The problem with that is that most consumers have no idea where to begin, what to do, how to do it, or the benefits involved.
  • Steve Felt | | 27 Sep 2013, 01:02 PM Agree 0
    My company is doing stated income investment properties at 70% LTV with a 650 FICO and rates starting at just under 7%. We are swamped with mortgage apps and most are getting approved. The problem is that every newbie LO is chasing the same 700+ credit borrower. After more than a decade in this business I'd never even think about chasing clients or competing with other LO's over rates.
  • John E | | 27 Sep 2013, 02:24 PM Agree 0
    Bob I agree with you on improving your borrower's credit, but you gotta start with a credit bureau from somewhere...

    Steve, you've got some good things going on your investment borrowers, especially the stated part. I've been doing this since 2002. I don't necessarily chase anyone, but you do have to try to accommodate all your borrower's. I have over 9 current that should close in the next 6 weeks and only 2 of them have above a 680. I like to hear about that stated some more. If your company takes independent brokers? I'm in the State of Indiana. Send me your e-mail address if you think that would work?
  • Bob Kennedy | | 27 Sep 2013, 02:58 PM Agree 0
    I'm starting to feel like a dog with a new bone here John. Fact is that you don't start with the credit bureau. That's why I wrote about the strategy. If somebody has no idea how much they owe, and/or to whom, you would be right. I guess the starting point is to find a buyer who knows who they owe, and how much. You begin from there. The lipstick exercize improves whatever a credit report would show, but you don't order the report until you've made the adjustments to reap the best scores.
  • John E | | 27 Sep 2013, 03:11 PM Agree 0
    Steve, you've got some good things going on your investment borrowers, especially the stated part. I like to hear about that stated some more. If your company takes independent brokers? I'm in the State of Indiana. Send me your e-mail address if you think that would work?
  • Stan J | | 27 Sep 2013, 06:52 PM Agree 0
    The average working family cannot compete with foreign REITs and domestic flippers. This must be cured!
  • Read | | 28 Sep 2013, 10:21 AM Agree 0
    For sure credit scores are a big issue and often do not reflect credit risk, but add to that, in rural areas with low density, it is impossible to have an appraisal which meets current standards.....hence no mortgage, this will only get worse and the 30% above understates the total problem. Plus the new Qualified Mortgage rules are going to drive the few remaining portfolio lenders out of the market.
  • Keith T | | 01 Oct 2013, 02:08 PM Agree 0
    How can lenders do stated income mortgages when
    HOEPA and the CFPB are requiring reasonably sufficient means on all residentila mortgages.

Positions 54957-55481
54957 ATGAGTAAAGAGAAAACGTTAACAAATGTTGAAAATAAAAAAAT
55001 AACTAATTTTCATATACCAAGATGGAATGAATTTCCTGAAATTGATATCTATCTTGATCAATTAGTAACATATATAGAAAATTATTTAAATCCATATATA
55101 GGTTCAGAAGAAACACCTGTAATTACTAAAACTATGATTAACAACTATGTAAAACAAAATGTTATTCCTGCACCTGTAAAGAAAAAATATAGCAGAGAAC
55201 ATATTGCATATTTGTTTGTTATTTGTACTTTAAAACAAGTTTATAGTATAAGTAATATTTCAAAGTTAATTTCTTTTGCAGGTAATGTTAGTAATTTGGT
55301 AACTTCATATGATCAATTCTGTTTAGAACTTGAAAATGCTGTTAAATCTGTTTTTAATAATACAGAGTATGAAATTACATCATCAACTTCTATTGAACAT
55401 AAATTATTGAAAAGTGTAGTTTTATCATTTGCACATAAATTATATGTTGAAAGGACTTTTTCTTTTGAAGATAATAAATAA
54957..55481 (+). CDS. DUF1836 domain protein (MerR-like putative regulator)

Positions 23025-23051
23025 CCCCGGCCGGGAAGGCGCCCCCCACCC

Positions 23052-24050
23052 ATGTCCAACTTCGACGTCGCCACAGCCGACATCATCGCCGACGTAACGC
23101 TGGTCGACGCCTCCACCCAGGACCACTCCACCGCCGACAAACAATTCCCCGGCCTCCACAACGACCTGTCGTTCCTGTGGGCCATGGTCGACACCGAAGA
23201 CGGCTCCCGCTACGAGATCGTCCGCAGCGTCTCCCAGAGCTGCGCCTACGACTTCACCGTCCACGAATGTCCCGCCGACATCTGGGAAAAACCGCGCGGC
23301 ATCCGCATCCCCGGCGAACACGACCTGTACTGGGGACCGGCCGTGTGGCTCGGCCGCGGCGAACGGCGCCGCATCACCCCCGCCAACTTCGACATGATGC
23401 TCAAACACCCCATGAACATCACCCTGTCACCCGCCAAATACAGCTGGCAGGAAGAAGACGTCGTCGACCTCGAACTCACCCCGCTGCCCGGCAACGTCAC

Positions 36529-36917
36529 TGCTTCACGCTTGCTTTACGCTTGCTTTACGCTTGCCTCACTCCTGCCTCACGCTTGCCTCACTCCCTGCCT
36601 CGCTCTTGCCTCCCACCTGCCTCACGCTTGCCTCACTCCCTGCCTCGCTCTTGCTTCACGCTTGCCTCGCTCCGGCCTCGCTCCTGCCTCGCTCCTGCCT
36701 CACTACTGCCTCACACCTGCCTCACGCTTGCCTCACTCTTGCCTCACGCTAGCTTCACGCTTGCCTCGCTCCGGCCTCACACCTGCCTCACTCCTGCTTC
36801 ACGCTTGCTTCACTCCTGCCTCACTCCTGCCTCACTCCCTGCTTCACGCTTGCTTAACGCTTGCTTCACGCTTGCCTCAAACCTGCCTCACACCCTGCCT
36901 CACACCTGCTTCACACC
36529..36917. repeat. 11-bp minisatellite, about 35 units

• Steve Felt | | 01 Oct 2013, 02:46 PM Agree 0
    Lenders on investment properties aren't bound by CFPB, they are treated like commercial properties.
  • Patti | | 03 Oct 2013, 03:41 PM Agree 0
    Seriously, are you guys swapping ideas on how to cheat the system again, using their own wide open loopholes? Why do you need a stated mortgage in the first mean your borrower doesn't claim all his income on his taxes, or lies about the write offs, or is flat out losing money? If he will cheat on his taxes, where is the integrity to repay the obligation of his mortgage? As far as credit repair, as aggravating as collection companies are, they are seldom making false claims, yet you think your borrower has NO IDEA? Bob, I am surprised at this coming from you. Yes, credit can be erroneous, and yes credit scores can be improved, but the concept is not for everyone. with a low score. I too have many years in the business, (wholesale) . Improving the score for honest reporting errors is one thing, but who will stop there and say, "sorry folks, these are righteous debts that you owe so go on down the road"? Plueeeze! This entire conversation regarding the high priced unregulated stated income mortgage, and the lipstick on the pig comparison is sad to read. Why don't you get out of the pig pen, then you won't have to put lipstick on anything to make it look better than it is. The rest of the saying goes, "you can put lipstick on a pig, but it's still a pig" Well your slow paying borrower is still a slow paying borrower also! And your guy that needs the stated income is still not able to straight up qualify for a mortgage like the rest of the world has to do. If he could, he wouldn't pay 7% in a 4% market with 30% down. Sorry guys, I can only hope I read your comments wrong!
  • Patti | | 03 Oct 2013, 03:55 PM Agree 0
    Kevin, if you are worried about that 43% debt ratio, do the math after taxes, and ask yourself how these people are going to live after they pay the mortgage payment. I ask you again to do the math. It is astounding . Yet the industry repeats the same mistakes, year after year!